July 23, 2024
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Swim This Summer With Waterwaze

(Courtesy of Waterwaze Swim Academy) One of the benefits of living in Rockland County is how accessible pools are. Many of us have friends or neighbors who are willing to share. Maybe you’re not lucky enough to know the right people,” but still get invited to pool parties or go to the bungalow colony for the weekend. Practically every camp offers swimming on a daily basis, and many have seasonal trips to waterparks. Swimming is a great activity that provides fun for the whole family. It offers numerous benefits, including sensory input, muscle tone and strengthening, and helps with focus. The problem is that drowning is the sixth leading cause of death worldwide for children aged 5-14 years. Statistically speaking, if you both own a gun and have a swimming pool in the backyard, the swimming pool is about 100 times more likely to kill a child than the gun is. Every year in the United States, there are over 4,000 fatal unintentional drownings. Having been in the industry for over 15 years, Waterwaze Swim Academy has made it our goal to train parents, therapists and educators in what to look for when hiring a swim instructor. Over the next few weeks, this column will address the 10 most commonly asked questions about swimming lessons.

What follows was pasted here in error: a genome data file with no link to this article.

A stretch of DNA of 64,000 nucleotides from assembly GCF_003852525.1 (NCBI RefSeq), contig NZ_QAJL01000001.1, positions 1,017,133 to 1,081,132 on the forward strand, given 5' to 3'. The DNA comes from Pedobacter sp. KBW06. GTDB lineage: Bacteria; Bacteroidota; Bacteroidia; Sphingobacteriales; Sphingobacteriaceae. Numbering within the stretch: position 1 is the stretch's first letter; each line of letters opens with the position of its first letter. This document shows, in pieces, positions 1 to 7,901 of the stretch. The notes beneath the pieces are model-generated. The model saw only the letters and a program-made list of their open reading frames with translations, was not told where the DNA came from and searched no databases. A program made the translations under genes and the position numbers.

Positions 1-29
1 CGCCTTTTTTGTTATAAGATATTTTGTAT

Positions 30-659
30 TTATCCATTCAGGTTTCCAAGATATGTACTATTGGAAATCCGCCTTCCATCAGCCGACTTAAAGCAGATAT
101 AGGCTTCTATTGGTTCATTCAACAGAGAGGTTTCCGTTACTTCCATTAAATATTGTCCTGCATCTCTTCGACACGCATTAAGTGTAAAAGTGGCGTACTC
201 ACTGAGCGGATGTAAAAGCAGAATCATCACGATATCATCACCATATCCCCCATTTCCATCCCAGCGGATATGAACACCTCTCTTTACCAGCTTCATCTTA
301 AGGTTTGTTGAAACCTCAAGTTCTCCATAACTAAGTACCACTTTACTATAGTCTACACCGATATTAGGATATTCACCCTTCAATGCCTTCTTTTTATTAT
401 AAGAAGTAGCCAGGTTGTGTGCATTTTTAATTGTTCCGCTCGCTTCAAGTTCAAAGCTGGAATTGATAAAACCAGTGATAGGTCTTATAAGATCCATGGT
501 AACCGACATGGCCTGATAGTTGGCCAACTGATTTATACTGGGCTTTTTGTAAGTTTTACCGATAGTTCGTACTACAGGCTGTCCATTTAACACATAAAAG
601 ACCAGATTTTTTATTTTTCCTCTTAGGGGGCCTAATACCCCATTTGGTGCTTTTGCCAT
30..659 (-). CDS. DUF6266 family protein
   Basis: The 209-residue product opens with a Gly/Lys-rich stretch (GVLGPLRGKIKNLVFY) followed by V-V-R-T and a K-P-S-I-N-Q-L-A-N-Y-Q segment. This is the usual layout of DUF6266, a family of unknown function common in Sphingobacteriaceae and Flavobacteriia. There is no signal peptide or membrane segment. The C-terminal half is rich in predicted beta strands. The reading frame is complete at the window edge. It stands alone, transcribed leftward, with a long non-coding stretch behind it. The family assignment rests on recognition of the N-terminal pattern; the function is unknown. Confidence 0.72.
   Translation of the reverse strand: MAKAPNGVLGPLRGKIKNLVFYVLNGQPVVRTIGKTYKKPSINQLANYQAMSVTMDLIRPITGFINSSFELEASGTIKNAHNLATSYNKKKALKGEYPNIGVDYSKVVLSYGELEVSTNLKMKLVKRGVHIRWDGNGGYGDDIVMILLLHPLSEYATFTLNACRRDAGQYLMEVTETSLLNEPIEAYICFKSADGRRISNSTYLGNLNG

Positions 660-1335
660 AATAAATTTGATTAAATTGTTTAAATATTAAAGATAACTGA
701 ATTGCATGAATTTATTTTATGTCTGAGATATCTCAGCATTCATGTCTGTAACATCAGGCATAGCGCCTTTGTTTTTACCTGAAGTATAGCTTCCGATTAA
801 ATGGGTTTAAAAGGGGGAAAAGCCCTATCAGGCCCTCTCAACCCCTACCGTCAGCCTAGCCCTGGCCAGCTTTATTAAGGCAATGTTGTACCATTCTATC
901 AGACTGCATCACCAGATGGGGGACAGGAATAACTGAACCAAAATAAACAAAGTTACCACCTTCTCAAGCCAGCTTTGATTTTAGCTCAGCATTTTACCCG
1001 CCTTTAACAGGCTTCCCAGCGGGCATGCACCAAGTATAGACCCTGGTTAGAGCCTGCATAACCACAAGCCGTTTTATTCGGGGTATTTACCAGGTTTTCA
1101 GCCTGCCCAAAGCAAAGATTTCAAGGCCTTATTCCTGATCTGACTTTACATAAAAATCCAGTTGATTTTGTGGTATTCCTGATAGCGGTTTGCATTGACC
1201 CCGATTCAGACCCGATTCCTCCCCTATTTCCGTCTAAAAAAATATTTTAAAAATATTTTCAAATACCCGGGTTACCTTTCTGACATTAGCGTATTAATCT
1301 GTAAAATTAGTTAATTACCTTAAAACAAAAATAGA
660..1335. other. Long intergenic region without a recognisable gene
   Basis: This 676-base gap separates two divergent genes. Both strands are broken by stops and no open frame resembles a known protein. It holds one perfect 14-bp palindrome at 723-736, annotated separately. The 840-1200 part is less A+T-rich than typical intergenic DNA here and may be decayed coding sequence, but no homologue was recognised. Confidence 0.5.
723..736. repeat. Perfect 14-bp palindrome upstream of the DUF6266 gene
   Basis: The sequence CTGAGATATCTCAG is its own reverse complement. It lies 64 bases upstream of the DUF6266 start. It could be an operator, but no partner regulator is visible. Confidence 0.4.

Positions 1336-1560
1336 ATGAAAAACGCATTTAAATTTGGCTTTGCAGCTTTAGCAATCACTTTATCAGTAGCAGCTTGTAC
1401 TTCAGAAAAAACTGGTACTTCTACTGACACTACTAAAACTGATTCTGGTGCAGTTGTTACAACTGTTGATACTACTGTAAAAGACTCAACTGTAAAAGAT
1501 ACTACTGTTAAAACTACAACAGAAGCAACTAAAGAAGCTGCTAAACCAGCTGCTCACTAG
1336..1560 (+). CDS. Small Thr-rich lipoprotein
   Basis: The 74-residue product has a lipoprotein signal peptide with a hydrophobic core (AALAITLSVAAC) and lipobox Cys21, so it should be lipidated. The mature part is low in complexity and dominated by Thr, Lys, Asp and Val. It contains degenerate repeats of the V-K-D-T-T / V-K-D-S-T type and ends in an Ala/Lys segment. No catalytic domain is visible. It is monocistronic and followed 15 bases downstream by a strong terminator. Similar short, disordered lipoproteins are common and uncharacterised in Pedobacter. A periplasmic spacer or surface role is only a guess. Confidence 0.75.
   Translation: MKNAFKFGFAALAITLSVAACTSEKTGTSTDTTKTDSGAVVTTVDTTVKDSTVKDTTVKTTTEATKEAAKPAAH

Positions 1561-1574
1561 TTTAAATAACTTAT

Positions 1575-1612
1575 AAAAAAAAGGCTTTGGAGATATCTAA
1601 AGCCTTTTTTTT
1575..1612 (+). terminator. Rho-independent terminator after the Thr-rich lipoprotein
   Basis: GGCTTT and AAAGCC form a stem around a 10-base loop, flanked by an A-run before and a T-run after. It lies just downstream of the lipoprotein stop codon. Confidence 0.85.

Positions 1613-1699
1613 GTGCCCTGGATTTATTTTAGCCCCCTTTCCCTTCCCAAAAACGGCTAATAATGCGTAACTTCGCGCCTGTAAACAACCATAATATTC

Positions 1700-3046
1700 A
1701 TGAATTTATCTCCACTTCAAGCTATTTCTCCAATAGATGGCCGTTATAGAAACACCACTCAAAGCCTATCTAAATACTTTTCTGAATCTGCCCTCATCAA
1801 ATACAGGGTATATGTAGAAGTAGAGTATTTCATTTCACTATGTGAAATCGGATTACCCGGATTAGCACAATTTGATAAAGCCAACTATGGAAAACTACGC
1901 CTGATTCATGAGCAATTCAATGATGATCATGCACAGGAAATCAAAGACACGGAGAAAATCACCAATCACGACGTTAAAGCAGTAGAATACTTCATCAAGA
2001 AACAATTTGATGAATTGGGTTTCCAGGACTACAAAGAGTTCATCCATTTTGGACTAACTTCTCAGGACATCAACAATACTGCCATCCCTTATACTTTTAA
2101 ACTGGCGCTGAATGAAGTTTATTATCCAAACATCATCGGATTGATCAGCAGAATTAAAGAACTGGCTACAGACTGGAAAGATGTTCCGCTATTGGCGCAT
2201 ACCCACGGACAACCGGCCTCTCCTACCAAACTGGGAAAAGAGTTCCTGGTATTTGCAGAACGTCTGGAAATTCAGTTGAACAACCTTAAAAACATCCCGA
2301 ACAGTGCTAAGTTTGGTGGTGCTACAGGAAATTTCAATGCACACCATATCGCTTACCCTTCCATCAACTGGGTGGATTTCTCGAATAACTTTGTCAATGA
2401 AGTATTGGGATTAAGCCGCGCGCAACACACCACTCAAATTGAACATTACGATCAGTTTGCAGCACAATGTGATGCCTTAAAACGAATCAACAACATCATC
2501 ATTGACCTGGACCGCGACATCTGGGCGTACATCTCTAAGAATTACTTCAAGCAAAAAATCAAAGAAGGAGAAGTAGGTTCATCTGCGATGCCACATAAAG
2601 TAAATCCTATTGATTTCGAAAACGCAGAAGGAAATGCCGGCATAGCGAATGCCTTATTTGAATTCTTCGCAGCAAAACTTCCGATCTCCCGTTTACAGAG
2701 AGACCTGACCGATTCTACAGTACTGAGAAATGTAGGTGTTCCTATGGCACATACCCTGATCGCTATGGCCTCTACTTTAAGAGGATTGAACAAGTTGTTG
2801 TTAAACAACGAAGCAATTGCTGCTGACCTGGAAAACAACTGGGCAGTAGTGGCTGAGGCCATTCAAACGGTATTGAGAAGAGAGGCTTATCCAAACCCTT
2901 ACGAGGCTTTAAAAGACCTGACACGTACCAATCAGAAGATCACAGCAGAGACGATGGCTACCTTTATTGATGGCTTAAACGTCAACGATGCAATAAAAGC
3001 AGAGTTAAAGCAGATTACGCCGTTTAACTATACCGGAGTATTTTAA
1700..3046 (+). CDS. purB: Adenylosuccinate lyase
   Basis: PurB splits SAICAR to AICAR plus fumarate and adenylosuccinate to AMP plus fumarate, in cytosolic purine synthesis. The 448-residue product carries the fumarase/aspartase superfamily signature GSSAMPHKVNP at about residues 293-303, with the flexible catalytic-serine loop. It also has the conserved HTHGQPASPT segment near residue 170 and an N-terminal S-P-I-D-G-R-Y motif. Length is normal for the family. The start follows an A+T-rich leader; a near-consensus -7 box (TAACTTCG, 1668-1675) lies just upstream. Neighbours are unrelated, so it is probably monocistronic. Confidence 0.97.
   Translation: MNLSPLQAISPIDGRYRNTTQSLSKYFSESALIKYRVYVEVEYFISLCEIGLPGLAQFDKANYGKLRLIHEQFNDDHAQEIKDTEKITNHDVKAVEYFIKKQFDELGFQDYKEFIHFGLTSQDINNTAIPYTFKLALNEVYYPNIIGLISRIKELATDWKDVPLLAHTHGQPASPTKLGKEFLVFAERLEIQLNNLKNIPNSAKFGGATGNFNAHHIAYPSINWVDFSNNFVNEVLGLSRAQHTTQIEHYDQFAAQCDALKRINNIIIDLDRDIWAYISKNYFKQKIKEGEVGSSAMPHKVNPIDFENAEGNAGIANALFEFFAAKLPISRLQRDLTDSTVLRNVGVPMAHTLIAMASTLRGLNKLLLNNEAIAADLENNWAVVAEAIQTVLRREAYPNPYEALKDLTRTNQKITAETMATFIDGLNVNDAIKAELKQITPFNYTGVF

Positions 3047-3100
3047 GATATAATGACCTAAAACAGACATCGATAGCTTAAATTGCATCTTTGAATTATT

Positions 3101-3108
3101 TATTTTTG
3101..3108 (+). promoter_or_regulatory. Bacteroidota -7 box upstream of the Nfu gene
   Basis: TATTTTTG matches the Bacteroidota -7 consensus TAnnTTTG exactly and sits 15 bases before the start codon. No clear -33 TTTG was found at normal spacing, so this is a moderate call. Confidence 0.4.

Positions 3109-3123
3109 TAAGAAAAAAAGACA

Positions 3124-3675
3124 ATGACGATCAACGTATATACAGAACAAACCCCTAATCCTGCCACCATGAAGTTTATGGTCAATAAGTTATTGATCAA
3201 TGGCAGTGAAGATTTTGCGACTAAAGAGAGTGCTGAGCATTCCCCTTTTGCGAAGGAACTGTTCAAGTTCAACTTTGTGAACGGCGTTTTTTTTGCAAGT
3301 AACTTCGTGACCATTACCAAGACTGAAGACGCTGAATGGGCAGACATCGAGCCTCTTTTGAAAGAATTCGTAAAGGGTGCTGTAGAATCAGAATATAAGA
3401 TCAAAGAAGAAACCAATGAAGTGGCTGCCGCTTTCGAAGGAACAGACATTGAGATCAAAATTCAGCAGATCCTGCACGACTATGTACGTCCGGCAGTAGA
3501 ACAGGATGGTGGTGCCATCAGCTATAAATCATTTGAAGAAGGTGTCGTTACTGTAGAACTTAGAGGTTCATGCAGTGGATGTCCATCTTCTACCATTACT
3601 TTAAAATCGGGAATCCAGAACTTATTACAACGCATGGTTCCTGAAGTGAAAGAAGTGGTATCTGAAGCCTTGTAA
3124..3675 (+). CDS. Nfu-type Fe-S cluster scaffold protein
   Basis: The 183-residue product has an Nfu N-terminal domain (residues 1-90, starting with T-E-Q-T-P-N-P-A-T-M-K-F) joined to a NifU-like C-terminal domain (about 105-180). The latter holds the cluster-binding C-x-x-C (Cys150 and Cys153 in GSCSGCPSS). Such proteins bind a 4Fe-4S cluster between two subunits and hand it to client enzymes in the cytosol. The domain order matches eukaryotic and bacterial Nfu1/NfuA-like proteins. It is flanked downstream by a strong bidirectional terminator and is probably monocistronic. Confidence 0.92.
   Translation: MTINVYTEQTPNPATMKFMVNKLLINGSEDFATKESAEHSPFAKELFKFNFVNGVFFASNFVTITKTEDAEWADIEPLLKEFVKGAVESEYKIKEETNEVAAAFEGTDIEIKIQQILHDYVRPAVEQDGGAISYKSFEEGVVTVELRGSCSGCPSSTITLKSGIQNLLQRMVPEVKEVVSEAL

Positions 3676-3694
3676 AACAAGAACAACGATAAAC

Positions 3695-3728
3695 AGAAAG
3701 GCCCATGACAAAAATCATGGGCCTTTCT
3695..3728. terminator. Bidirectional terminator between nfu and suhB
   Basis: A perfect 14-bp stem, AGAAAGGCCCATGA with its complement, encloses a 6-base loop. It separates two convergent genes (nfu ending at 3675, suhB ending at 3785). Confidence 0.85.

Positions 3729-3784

Should I do anything differently If my child has sensory issues?

There is a tremendous increase in awareness when it comes to children and sensory integration. However, there is not enough education about how it may affect their pool time.

There are two ways kids with sensory processing issues respond to sensory input. When kids underreact to sensory input, they may seek out more input. They are often called sensory seekers. When kids overreact to input, they become overwhelmed and may avoid the input. Many children have never been diagnosed and may not display any significant symptoms on land, but as soon as they enter the water, it becomes obvious immediately. If an instructor isn’t equipped with the tools to address sensory issues, it can impede the student’s progress. In addition, they frequently mistake it for a behavioral issue which can lead to a power struggle.

A good swim instructor knows how to help their students focus. We understand that our students are sometimes coming from a long day of sitting at a desk and need to be given input to help them concentrate.